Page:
When most Americans think of bribery, they think of some oleaginous lobbyist handing over a brown paper bag stuffed with $100 bills, buying the vote
When most Americans think of bribery, they think of some oleaginous lobbyist handing over a brown paper bag stuffed with $100 bills, buying the vote of some venal politician. They think of Lyndon Johnson with envelopes full of cash. They think of William Jefferson’s freezer deposit box. Yes, all of these images are accurate and classic examples of bribery, but while they tend to titillate and amaze us, they also distort the true picture of bribery in our politics.
Handing over cash – in bags, envelopes or freezers – is rare in 21st-century America. More common is the conveyance of the things cash can buy. It’s impolite for a lobbyist to hand a congressman an envelope with 100 Ben Franklins tucked inside, but it’s commonplace for that same lobbyist to hand that same congressman an envelope with ten $1,000 campaign contribution checks inside. What’s the difference? Sure, the cash is “off the books” and the contributions are open and transparent, but so what? The congressman feels the same debt to that lobbyist whether he gets the checks or cash.
How about when a lobbyist hosts a fundraiser for that congressman at a posh restaurant, or in a sky box at the sports arena? That’s not a negotiable instrument at all, but is the impact any less?
Is the cash a bribe, but the check not? Is the check a bribe too, but not the meal or sports ticket? Don’t most of our statesmen repeatedly tell us that “you can’t buy my vote for a $2,500 contribution” or a meal, let alone a ticket to see the Washington Redskins? Most of us believe them. But are they correct? How small does a gratuity need to be to not be a bribe?
In the Bible, the founding document of Western civilization, we are enjoined not to accept bribes. So important is it not to take bribes that twice in the Pentateuch man is warned that bribery has a blinding effect. Whom does it blind? The wise and the righteous. How much more so would the eyes of the unwise and less righteous be affected?
Most members of Congress are earnest when they proclaim they cannot be bribed, but they are missing the point. The minute they accept any gratuity at all, they are bribed. How so?
When presented with a gift, human beings respond. Some respond by hating the giver, but that’s rare, and usually confined to very young and immature children rebelling against their parents. Most of us respond with gratitude. We have to. It irks us when our relationships are uneven. The recipient wants to become the provider. It’s a normal human reaction and one we usually encourage as it builds community and fealty.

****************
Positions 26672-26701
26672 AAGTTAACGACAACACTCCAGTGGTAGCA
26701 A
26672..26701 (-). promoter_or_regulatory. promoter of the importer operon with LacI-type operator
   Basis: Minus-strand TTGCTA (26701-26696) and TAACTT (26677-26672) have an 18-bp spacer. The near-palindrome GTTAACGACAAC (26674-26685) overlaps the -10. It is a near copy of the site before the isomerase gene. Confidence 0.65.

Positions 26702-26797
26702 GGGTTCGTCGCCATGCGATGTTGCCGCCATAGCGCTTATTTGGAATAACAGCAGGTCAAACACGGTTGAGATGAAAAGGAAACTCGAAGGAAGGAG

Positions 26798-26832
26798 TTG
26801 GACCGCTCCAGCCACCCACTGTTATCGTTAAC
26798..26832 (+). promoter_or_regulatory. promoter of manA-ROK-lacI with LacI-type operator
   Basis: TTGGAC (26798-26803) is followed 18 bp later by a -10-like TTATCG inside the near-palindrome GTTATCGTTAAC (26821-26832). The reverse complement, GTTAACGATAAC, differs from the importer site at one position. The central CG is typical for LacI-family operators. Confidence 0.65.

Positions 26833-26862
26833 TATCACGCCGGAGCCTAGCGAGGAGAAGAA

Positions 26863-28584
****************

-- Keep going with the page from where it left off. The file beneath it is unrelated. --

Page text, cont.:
The problem emerges when the recipient is a public servant. Like the judges in the Bible, the public servant is tasked with representing society and must act impartially.
Any action that engenders in a public servant a feeling of gratitude also creates a need to reciprocate and erodes impartiality. If a lobbyist or anyone else seeking favor from the government provides even a small meal, even a glass of beer, the natural human response is triggered.
It might be possible for most public servants to control this urge for a time, especially when the gratuity is insignificant. That is the thinking behind rules that limit gifts from lobbyists to a negligible amount. But once the gift is conveyed, the unstoppable human response has been triggered, and whether or not the public servant responds, a line has been crossed. Indeed, even if the public servant refuses to change his course of action to help the benefactor, the risk will remain forever that he will do something to repay the debt. It is on that basis that lobbyists “invest” in congressmen and their staffs through the provision of any kindness or gratuity possible. These interactions are geared to build access to a decision maker, but they are also meant to influence the decision maker, if possible. And that’s where the line is crossed.
It’s not legal to hand a congressman that bag of cash and request a specific action, but on every weeknight in our nation’s capital lobbyists ply members of Congress with contributions, meals and other gratuities. As long as there is not a specific quid pro quo, it is legal. But it is also wrong. It is bribery, and it must be stopped.
Until and unless these same congressmen come to realize that they must eliminate entirely any conveyance of value from the lobbyists, their clients or others seeking favor from the federal government, our nation will continue to revile its national legislators and hold them in contempt. Congress does not need image consultants, they just need the common sense to stop for good the bribery that spoils our body politic.